II. DISCUSSION

         A. Scope of the Complaint

         On May 10, 2016, Plaintiff filed a Complaint against Defendant claiming that, by terminating his employment, Defendant had unlawfully discriminated against him on the basis of his race, color and national origin, in violation of Title VII of the Civil Rights Act of 1964, 42 U.S.C. §§ 2000e, et seq. (hereinafter, "Title VII"), the New York State Human Rights Law, Executive Law §§ 290, et seq. ("NYSHRL") and the New York City Administrative Code §§ 8-101, et seq, ("NYCHRL"). (See Compl.) Defendant filed the Motion on August 26, 2016. (See Dkt. No. 15, Def.'s Mot. to Dismiss.)

         Defendant claims that the customer complaint and Plaintiffs statement were incorporated by reference into Plaintiffs complaint. (See Dkt. No. 17.) They were not attached to the complaint, so in order for the Court to deem them to be part of the complaint at the motion to dismiss stage they must either be incorporated by reference or "integral to the complaint," See, e.g., Goldman v. Belden, 754 F.2d 1059, 1065-66 (2d Cir. 1985) ("The pleading is deemed to include any document attached to it as an exhibit, ... or any document incorporated in it by reference."); Deluca v. AccessIT Grp., Inc. 695 F.Supp.2d 54, 60 (S.D.N.Y. 2010) ("[E]xtrinsic documents may be considered as part of the pleadings if they either are (1) attached to the complaint; (2) incorporated into the complaint by reference; or (3) integral to the complaint.").

         Plaintiff makes specific allegations in his complaint regarding the customer complaint and his own signed statement. (See Compl. ¶ 26-27, 30.) Both the customer's complaint and Plaintiffs signed statement are therefore incorporated by reference into Plaintiffs complaint. See Kelly v. N. Shore-Long Island Jewish Health Sys, 166 F.Supp.3d 274, 284 (E.D.N.Y. 2016) (incorporating letter by reference in employment discrimination case based on Plaintiffs specific allegations regarding the correspondence in the complaint).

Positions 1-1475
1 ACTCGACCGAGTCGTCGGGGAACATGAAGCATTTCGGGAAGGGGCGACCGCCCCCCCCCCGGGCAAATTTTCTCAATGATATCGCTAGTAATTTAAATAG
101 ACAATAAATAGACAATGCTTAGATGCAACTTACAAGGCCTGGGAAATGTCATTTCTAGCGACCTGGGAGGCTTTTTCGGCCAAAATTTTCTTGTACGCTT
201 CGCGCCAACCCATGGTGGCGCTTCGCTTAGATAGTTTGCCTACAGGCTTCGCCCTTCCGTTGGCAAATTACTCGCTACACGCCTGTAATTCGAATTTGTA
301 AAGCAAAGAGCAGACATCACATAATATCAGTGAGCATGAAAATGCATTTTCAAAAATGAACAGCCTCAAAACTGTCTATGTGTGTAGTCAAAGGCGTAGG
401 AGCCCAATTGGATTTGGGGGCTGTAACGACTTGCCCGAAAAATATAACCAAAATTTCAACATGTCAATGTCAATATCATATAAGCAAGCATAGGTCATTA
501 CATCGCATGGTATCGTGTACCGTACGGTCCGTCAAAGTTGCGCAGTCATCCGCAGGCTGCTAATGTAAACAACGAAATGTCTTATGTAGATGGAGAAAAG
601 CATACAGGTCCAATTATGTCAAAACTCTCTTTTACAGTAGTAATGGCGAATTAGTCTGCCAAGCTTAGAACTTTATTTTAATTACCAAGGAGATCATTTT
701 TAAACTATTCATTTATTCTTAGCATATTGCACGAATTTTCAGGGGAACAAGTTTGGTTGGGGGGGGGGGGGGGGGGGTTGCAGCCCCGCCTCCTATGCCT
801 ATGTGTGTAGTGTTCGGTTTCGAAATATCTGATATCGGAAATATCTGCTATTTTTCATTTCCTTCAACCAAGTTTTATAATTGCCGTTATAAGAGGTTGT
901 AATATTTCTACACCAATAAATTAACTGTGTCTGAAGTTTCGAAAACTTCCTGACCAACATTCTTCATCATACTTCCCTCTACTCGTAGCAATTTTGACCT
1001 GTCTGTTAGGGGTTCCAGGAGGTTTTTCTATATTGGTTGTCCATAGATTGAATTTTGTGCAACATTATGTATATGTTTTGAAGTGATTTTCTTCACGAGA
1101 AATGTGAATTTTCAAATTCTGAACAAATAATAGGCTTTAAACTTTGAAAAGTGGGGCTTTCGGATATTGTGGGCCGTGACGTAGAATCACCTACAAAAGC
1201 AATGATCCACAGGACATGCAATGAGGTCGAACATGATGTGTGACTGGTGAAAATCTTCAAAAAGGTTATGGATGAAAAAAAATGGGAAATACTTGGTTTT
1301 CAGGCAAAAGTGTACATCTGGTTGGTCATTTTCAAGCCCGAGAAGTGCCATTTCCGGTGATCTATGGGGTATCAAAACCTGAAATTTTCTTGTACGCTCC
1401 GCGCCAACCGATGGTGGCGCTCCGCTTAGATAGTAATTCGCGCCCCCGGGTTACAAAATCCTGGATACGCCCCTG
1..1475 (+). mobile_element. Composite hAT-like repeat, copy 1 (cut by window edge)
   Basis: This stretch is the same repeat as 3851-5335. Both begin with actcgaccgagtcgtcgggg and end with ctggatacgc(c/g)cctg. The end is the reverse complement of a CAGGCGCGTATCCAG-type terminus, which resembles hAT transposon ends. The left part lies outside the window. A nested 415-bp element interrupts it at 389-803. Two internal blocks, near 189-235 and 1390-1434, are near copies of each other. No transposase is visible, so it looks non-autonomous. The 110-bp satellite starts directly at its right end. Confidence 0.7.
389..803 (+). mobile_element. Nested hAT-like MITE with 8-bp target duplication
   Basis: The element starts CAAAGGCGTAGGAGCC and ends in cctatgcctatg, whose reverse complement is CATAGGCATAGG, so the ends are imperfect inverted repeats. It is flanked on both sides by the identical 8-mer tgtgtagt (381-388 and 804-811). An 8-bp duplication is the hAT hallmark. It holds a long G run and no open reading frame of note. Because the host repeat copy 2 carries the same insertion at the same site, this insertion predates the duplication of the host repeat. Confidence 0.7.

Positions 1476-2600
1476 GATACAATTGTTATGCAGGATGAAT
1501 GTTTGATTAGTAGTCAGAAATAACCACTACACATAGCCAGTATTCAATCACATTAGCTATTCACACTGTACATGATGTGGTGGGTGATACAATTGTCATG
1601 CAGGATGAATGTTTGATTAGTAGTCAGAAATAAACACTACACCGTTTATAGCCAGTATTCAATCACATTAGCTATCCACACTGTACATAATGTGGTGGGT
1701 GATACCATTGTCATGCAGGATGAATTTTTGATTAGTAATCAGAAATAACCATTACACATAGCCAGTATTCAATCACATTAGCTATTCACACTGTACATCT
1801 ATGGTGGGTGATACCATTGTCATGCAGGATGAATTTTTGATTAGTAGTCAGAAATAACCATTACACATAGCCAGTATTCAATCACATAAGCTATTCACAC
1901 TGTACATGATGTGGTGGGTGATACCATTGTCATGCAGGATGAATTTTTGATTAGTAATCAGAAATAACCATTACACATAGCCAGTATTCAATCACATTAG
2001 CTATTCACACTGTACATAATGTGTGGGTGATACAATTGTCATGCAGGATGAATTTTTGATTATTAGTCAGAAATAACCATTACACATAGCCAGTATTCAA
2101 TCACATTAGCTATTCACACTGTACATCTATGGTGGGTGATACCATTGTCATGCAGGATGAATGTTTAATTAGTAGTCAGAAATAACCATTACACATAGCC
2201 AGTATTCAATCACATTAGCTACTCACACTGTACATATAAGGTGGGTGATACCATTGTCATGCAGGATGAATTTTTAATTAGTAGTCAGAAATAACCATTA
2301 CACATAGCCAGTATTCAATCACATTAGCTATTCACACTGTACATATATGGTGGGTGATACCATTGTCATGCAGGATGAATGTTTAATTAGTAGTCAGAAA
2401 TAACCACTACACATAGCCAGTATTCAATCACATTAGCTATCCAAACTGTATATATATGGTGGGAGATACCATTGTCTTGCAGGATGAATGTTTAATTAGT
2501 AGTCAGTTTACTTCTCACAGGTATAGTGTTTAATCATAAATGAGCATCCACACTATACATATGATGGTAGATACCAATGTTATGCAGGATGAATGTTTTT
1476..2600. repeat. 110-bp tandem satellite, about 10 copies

B. Motion to Dismiss Pursuant to Fed.R.Civ.P. 12(b)(6)

         Under Rule 8 of the Federal Rules of Civil Procedure, Plaintiffs complaint need only be a "short and plain statement of the claim showing that the pleader is entitled to relief." Fed.R.Civ.P. 8(a). The Supreme Court has interpreted Rule 8 narrowly, however, to require "more than labels and conclusions," holding that "a formulaic recitation of the elements of a cause of action will not do." Bell Atlantic Corp. v. Twombly, 550 U.S. 544, 555 (2007). Specifically, "[f]o survive a motion to dismiss, a complaint must contain sufficient factual matter, accepted as true, to state a claim to relief that is plausible on its face." Ashcroft v. Iqbal, 556 U.S. 662, 678 (2009). A claim is plausible on its face "when the plaintiff pleads factual content that allows the court ...